"I'm not sure the hearings are
going to affect that much because
there's already a lot going on,"

relationships between supervisor
and employee or between faculty
and other staff and student while
not expressly prohibited by

defend oneself on that basis."
Although sexual harassment in
the workplace has been highlighted
by the Thomas nomination,

Police display hazards
of drinking and driving

by Lauren Dermer
Daily Staff Reporter
It was not a new shanty, a see-saw contest
or a hot tub that attracted students' atten-
tion on the Diag yesterday. It was a brutally
bashed pick-up truck, destroyed in a drunk
driving incident, with a sign above it that
read, "Drunk Driving is not an accident."
The truck was put on display from 10:30
a.m. to 2 p.m. by the Department of Public
Safety and the Michigan State Police to
demonstrate the dangers of drinking and
driving for the Michigan Student
Assembly's Alcohol Awareness Week.
"The important thing is that this can hap-
pen to anyone as a result of drinking and driv-
ing," said Lt. Vernon Baisden of the
Department of Public Safety. "It is a major
concern because more and more people are be-
ing killed."
In addition to the truck, various pho-

tographs of demolished vehicles, provided by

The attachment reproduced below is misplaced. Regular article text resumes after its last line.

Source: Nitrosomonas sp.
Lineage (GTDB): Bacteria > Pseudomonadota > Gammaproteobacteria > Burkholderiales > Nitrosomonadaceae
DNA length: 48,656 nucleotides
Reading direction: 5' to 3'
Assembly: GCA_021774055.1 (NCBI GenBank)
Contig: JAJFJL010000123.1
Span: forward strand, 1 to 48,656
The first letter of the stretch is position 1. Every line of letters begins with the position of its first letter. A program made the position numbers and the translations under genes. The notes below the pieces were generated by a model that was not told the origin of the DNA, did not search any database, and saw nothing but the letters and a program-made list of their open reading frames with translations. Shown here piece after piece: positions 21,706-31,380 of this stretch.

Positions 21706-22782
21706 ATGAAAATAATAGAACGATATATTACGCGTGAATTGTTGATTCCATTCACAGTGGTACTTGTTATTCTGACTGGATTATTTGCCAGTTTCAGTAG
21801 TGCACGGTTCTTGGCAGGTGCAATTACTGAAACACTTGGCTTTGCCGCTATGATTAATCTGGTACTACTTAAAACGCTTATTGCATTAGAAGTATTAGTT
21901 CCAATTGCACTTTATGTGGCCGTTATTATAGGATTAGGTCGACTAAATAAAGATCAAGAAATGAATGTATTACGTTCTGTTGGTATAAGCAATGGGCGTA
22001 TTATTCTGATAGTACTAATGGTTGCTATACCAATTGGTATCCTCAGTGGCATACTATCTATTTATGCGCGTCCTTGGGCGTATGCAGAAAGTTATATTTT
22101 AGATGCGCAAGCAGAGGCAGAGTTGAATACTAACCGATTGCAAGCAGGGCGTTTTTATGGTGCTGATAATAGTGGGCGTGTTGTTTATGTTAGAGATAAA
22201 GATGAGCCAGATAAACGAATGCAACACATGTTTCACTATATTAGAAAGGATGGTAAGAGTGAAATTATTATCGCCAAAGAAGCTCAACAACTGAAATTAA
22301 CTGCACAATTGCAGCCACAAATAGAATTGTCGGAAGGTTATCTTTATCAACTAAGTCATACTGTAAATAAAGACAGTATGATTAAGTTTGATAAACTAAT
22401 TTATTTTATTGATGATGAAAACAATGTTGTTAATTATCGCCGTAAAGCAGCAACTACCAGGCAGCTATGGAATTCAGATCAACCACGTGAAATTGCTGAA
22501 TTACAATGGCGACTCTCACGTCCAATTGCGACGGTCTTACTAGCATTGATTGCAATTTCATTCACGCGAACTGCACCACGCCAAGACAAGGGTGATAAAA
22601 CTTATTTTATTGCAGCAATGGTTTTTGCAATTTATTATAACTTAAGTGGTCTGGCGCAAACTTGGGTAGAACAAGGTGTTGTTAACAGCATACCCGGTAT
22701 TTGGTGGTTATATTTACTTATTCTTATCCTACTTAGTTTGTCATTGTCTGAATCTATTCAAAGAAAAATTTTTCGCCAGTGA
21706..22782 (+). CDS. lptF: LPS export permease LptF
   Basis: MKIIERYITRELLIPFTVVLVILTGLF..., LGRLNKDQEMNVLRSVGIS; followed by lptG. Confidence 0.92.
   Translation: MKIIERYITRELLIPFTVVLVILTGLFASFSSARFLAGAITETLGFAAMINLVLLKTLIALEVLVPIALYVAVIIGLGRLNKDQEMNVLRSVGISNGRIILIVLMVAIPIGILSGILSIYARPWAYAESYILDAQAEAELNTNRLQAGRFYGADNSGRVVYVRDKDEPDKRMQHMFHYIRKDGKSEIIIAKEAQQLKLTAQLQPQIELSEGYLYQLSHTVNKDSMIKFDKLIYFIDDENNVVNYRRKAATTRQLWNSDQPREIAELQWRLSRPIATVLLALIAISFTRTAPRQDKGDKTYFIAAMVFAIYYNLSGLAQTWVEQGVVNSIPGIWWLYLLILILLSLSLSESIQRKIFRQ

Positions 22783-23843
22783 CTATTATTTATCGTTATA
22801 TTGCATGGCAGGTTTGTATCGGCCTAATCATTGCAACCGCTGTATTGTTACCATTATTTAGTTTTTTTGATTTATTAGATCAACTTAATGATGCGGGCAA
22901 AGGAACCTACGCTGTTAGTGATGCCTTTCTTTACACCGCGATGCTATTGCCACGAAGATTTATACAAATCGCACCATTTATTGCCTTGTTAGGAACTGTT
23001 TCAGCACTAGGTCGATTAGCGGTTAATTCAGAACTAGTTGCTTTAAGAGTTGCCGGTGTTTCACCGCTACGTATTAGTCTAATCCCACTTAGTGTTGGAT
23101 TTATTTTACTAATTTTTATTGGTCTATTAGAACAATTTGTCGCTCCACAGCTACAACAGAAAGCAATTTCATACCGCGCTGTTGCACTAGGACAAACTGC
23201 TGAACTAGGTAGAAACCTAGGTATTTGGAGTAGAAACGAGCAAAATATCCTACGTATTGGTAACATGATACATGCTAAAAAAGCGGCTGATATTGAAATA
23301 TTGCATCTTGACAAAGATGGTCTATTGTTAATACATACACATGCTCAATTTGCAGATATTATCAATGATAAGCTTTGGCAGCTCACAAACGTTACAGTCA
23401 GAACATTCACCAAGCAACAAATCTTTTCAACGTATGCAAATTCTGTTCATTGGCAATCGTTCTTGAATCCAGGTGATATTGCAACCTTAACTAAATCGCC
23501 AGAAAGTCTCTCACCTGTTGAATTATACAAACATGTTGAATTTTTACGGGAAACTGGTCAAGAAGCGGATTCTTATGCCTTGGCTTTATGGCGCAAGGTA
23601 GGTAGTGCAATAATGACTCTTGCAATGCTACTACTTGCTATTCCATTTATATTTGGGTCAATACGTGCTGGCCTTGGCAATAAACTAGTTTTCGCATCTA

the University Transportation Research
Institute, were displayed with facts about
the individual accidents.
"The exhibition has certainly turned a lot
of heads," said Dan Kompoltowicz, a state
police trooper stationed in Ypsilanti. "There
are beer commercials on every day; maybe we
should have something to say every day as
The officers informed students of the
startling statistics involving alcohol-re-
lated accidents in Michigan.
"There were 4,700 accidents in the state
of Michigan last year where there was a
drunk driver under the age of 21," said
Kompoltowicz. "In those probably pre-
ventable accidents, 81 people were killed."
At the University, drunk driving acci-
dents usually occur on football Saturdays,
See ALCOHOL, Page 2

Orlowski said.
While the hearings may not have,
a measurable effect on the
University, Orlowski said they
could negatively affect the general
population's perception of sexual
harassment. People's fears about
reporting harassment cases may be
intensified or claims of harassment
may be considered less important,
"There may be certain men who
look at the allegations and assume
that harassment won't be taken se-
riously," Orlowski said.
Keeping tabs on the number of
cases of sexual harassment reported
at the University is difficult since
there are many ways to report inci-
dents, Orlowski said.
'U' makes
by Henry Goldblatt
Daily Administration Reporter
Provost Gilbert Whitaker will
submit the University's request for
state funding appropriations to the
University Board of Regents at its
monthly meeting tomorrow.
"We are going to try and be con-
sistent with what we have said be-